Some more quick notes about that big Politico piece on what’s going on in the fiscal cliff talks. The piece makes two points about the haggling over Medicare’s future that are worth addressing. First, it says in passing that Dem aides say raising the Medicare eligiblity age is on the table. If true, that would be a nonstarter for the left.
But as best as I can determine after talking to Dem aides, this isn’t on the table. It’s something Republicans want to be part of the talks but not one Dems are seriously entertaining, at least for now. Dick Durbin and other Democrats have repeatedly said raising the retirement age is off the table. Obama reportedly signaled openness to it during the 2011 debt ceiling talks, so if some on the left still want to be vigilant about this possibility, it’s understandable — after all, ultimately Dems will likely fall in line behind what Obama wants in the end. But keep in mind Obama was in a significantly weaker position last time and may not see the need to make that concession now.
The second, and more interesting, point is that Republicans are insisting that the White House go first in laying out proposed entitlement cuts — and the White House is balking. From the piece:
A top Democratic official said talks have stalled on this question since Obama and Congressional leaders had their friendly-looking post-election session at the White House. “Republicans want the president to own the whole offer upfront, on both the entitlement and the revenue side, and that’s not going to happen because the president is not going to negotiate with himself,” the official said. “There’s a standoff, and and the staff hasn’t gotten anywhere. Rob Nabors [the White House negotiator], has been saying: `This is what we want on revenues on the down payment. What’s you guys’ ask on the entitlement side?’ And they keep looking back at us and saying, “We want you to come up with that and pitch us.’ That’s not going to happen.”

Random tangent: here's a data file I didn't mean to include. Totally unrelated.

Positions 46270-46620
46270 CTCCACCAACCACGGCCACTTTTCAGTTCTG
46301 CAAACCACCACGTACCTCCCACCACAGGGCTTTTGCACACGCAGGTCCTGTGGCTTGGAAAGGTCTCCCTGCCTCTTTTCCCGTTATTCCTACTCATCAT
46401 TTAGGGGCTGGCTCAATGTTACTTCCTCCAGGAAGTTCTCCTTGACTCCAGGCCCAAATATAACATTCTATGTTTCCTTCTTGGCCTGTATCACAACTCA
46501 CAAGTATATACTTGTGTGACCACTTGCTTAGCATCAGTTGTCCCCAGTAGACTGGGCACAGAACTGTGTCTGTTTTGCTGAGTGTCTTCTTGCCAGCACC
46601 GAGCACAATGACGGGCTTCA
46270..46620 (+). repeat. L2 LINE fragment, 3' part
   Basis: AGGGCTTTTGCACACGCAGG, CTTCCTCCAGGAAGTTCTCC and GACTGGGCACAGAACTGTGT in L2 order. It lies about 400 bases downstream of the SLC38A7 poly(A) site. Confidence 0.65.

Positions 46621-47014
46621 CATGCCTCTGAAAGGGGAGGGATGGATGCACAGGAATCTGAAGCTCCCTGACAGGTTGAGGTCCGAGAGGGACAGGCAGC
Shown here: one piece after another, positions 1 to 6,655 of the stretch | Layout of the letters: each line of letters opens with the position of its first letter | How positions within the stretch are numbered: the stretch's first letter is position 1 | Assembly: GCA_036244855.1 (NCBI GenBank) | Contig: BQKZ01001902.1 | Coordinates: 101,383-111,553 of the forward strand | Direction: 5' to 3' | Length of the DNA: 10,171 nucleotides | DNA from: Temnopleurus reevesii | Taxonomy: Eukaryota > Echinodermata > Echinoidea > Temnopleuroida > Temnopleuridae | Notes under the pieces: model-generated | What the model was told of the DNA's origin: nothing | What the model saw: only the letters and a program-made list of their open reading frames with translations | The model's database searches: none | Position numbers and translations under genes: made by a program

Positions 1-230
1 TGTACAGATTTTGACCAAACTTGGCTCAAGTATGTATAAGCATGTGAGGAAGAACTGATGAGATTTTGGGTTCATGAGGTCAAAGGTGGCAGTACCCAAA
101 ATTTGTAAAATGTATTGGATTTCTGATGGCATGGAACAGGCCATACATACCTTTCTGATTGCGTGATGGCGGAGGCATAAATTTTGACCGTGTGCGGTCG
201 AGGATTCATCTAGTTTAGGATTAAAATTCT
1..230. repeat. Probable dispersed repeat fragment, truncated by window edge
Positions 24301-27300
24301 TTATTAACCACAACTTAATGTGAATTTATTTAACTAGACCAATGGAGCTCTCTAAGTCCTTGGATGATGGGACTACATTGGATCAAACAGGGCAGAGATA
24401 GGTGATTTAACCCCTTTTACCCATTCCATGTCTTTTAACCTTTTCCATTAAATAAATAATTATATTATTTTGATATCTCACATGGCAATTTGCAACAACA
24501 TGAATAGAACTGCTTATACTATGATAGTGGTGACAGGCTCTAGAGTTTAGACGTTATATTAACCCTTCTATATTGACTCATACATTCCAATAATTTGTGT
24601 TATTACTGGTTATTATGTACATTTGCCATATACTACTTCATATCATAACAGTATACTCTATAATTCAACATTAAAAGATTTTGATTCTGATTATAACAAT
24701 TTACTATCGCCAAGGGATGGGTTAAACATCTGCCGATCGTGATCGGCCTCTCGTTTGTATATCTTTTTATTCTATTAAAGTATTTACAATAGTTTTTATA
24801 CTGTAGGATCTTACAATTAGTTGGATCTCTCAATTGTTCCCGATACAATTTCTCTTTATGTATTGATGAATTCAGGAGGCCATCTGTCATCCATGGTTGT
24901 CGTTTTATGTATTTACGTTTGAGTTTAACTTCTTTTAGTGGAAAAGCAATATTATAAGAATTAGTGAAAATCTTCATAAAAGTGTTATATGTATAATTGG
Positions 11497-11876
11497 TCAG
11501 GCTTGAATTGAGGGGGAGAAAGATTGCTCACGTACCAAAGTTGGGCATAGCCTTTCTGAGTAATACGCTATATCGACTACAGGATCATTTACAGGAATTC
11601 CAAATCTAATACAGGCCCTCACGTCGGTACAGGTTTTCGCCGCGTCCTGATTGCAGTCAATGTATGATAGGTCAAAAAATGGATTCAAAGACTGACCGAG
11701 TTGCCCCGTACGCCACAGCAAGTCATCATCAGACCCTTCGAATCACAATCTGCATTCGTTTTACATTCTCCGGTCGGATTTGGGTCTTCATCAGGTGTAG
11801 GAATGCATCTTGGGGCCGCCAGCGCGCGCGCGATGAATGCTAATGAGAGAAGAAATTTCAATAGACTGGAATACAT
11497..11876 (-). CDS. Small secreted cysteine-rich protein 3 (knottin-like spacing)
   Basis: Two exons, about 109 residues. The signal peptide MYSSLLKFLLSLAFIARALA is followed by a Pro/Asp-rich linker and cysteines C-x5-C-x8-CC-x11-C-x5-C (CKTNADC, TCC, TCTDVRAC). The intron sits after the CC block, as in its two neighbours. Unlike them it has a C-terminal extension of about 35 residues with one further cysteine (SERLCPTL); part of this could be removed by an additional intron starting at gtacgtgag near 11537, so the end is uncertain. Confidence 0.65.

This dovetails with my reporting, too, and it’s pretty remarkable. Republicans want the White House to lay down its bottom line on both the revenue and the entitlement cut side, so they don’t have to come forward with concrete demands for entitlement cuts? In raw political terms, that’s understandable, of course — after all, entitlement cuts are deeply unpopular. This week’s Post poll found overwhelming opposition to tampering with Medicare’s core mission as it impacts beneficiaries: 67 percent of Americans — including 68 percent of Republicans and conservatives — oppose raising the retirement age. No wonder Republicans don’t want to go first!
That aside, it’s also worth noting that the White House actually has made an opening offer of sorts on entitlements. The Obama budget contained $340 billion in Medicare cuts over 10 years, mostly targeting drugmakers, providers, and high-income beneficiaries. The White House has reiterated that those are on the table. For the left, hitting middle and low income beneficiaries with higher costs will be unacceptable. If Republicans don’t think the White House’s proposed cuts are enough, that’s fine, but it should be on them to say what they want.